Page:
Juneteenth: A Colorful Holiday To Celebrate

Juneteenth: A Colorful Holiday To Celebrate

When it comes to Juneteenth, what colors should we rock?


Certain holidays are often celebrated by donning signature colors: red at Valentine’s, orange and black for Halloween, and red, white, and blue for those celebrating the fourth of July.

So, when it comes to Juneteenth, what colors should we rock?

Laquan Austion, founder and CEO of The National Juneteenth Foundation

The history and significance of Juneteenth’s colors includes dual perspectives that coincide with two different Juneteenth flags, says Laquan Austion, founder and CEO of The Juneteenth Foundation.

“There are two flags which most folks know: red, white and blue, designed to take after the traditional American flag,” Austion told BLACK ENTERPRISE, and “the traditional Pan-African flag, which is red, black, and green. The community wanted to make sure we were tapping into our African ancestral roots and the importance of red, representing blood; black, representing soil; and green, representing prosperity of our native roots in Africa.”

Red, White, and Blue To Honor American Tradition

The National Juneteenth Observance Foundation (NJOF), which includes hundreds of local organizations, was instrumental in the passage of Juneteenth Independence Day legislation. Observed annually on June 19, Juneteenth recognizes the emancipation of America’s enslaved community. It became a federal holiday in 2021.

NJOF shared with BLACK ENTERPRISE a 2020 CNN article that describes the original Juneteenth flag as a “banner with a bursting star in the middle,” which is “a symbolic representation of the end of slavery in the United States.” The flag was conceptualized in the late 1990s by activist Ben Haith, with the help of collaborators, and Boston-based illustrator Lisa Jeanne Graf, who brought their vision to life.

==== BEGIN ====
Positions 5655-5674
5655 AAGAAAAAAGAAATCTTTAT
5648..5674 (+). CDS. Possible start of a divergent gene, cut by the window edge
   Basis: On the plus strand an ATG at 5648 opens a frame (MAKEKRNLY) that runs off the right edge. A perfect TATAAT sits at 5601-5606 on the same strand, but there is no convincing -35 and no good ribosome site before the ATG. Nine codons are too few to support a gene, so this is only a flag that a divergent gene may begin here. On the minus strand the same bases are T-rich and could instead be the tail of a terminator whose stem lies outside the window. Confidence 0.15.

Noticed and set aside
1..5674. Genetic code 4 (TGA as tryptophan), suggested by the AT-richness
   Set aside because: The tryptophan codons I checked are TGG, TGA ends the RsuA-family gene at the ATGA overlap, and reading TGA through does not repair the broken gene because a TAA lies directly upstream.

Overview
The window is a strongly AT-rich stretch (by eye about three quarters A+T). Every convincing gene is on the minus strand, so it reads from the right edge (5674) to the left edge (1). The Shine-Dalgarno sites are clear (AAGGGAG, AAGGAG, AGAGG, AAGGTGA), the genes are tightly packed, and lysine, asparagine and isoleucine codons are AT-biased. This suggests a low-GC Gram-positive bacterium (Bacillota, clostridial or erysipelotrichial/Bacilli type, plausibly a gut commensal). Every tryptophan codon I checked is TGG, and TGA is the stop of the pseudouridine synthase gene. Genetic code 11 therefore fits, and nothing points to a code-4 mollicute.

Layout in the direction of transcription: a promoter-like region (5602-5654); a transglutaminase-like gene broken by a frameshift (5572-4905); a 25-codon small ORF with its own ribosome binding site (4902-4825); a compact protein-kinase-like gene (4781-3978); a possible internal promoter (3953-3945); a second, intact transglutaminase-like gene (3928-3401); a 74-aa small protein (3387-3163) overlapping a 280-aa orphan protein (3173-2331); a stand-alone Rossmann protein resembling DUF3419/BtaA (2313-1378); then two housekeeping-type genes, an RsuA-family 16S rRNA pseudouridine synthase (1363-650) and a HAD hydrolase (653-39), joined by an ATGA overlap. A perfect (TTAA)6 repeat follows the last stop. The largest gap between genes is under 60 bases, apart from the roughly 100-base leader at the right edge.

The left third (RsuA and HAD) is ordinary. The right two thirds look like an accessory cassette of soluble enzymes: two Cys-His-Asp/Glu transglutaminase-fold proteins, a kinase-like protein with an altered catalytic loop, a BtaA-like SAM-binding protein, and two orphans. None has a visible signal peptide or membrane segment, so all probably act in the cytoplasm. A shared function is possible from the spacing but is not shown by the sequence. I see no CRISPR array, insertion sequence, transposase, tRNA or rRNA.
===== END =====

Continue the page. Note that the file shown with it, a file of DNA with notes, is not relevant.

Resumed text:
In the article, Haith said the red, white, and blue colors represent the American flag: “a reminder that slaves and their descendants were and are Americans.” Yet, as African Americans daily continue the fight for justice and equality, Haith added, “those colors symbolize the continuous commitment of people in the United States to do better — and to live up to the American ideal of liberty and justice for all.”

Additionally, a Milwaukee Journal Sentinel article reports that “the blue is above the red” on the original Juneteenth flag “because the red represents the ground soaked with blood from all those who came before us and fought for freedom.”

Red, Black and Green To Honor African Roots

Austion said he tips his hat to NJOF leaders, who have been in the fight for Juneteenth “before it was relevant and before it was popular in the nation,” as they’ve focused on the policy aspect of making Juneteenth the nation’s most recent federally-legislated holiday. “A very special shoutout to Ms. Opal Lee, the grandmother of Juneteenth.”

Simultaneously, his organization, The National Juneteenth Foundation, is focused on the future of Juneteenth and how folks and communities can engage now. The organization does this in three ways: focusing on the need for diversity, equity and inclusion in the workplace, including an annual hybrid career fair; supporting HBCU students through scholarships; and lastly, ensuring Black Americans celebrate Juneteenth in our own ways, including the Foundation’s 3rd Annual Freedom Festival on June 14 in Washington, D.C.

“On St. Patty’s, the community is out wearing traditional Irish colors: green and white. We should represent our community the same way on Juneteenth – wear that black, red, and green,” Austion said. “Paint those nails, do that hair. I’m gonna have on a fresh shirt and fly shoes. Make sure that we represent our colors to remind the community when you’re out and about, that today is Juneteenth and it’s a representation of our community and our special day.”

Juneteenth: A Colorful History To Be Celebrated

No matter which colors you rock or which flags you fly, Austion encourages all to do it with style and with pride.

“I encourage folks to use both flags. They both have significant prominence in communities,” he said. “The Pan-African flag obviously has a lot of historical roots to Africa, and the red, white, and blue flag that takes after the American flag is also really significant as well, because folks were brought here and freed here in our nation to purse their American dream.”

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